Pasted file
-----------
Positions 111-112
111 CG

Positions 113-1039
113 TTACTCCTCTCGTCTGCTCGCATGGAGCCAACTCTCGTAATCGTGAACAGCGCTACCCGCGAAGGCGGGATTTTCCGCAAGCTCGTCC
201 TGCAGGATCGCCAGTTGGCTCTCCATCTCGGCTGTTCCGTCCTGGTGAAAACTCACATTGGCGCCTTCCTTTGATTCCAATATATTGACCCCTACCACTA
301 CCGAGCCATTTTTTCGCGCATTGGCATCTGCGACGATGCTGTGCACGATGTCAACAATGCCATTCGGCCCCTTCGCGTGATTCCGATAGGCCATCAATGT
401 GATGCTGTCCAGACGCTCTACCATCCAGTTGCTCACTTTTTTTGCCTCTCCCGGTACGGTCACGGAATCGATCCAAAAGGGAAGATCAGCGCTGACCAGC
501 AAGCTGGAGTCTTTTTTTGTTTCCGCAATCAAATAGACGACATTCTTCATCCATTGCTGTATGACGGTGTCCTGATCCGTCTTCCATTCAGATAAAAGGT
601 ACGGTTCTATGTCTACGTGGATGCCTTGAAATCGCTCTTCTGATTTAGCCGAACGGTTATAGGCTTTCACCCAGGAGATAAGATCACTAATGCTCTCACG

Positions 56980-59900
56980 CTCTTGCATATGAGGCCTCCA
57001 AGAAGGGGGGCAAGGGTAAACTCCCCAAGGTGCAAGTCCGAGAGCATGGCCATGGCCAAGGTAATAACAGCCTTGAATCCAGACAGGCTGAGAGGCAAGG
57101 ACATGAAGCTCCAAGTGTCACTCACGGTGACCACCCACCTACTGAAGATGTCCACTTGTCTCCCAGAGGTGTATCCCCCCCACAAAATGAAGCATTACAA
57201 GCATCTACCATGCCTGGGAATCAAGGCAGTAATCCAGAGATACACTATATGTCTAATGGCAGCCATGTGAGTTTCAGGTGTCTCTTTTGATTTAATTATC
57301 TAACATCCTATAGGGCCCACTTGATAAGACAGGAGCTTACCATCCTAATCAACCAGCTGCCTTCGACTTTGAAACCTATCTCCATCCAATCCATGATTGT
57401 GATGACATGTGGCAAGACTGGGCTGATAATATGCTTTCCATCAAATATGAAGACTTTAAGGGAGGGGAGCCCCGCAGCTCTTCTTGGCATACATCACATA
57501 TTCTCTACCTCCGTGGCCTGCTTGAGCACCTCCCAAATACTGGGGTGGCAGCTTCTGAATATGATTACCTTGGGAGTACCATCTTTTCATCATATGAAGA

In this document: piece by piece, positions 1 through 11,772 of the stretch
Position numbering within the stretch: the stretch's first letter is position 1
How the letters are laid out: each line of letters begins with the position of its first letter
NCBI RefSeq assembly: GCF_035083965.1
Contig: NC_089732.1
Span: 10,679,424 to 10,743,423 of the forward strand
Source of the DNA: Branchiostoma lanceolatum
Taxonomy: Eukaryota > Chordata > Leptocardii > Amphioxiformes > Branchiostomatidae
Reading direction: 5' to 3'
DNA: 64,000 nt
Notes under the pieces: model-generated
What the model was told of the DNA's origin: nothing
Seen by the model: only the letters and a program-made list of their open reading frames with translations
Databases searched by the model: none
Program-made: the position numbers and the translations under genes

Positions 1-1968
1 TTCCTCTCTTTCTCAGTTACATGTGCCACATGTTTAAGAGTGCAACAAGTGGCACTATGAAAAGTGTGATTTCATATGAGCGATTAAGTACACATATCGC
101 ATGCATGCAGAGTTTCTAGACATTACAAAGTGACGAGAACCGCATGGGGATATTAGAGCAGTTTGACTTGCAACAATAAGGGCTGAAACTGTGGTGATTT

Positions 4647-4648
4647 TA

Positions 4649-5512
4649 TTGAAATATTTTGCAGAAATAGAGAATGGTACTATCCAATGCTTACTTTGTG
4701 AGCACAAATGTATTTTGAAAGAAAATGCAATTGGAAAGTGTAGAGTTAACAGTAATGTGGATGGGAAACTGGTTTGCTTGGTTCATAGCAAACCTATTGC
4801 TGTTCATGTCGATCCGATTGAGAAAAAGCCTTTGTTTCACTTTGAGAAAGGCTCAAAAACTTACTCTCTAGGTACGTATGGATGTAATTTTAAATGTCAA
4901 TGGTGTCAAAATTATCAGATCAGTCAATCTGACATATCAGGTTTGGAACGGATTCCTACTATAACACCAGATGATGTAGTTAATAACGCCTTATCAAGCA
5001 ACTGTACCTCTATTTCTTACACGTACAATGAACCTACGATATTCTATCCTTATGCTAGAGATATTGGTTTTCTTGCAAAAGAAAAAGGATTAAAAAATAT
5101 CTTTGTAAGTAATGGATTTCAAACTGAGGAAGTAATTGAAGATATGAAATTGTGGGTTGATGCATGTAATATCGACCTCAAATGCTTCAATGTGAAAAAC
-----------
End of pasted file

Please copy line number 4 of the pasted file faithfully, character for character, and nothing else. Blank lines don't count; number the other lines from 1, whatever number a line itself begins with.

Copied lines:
113 TTACTCCTCTCGTCTGCTCGCATGGAGCCAACTCTCGTAATCGTGAACAGCGCTACCCGCGAAGGCGGGATTTTCCGCAAGCTCGTCC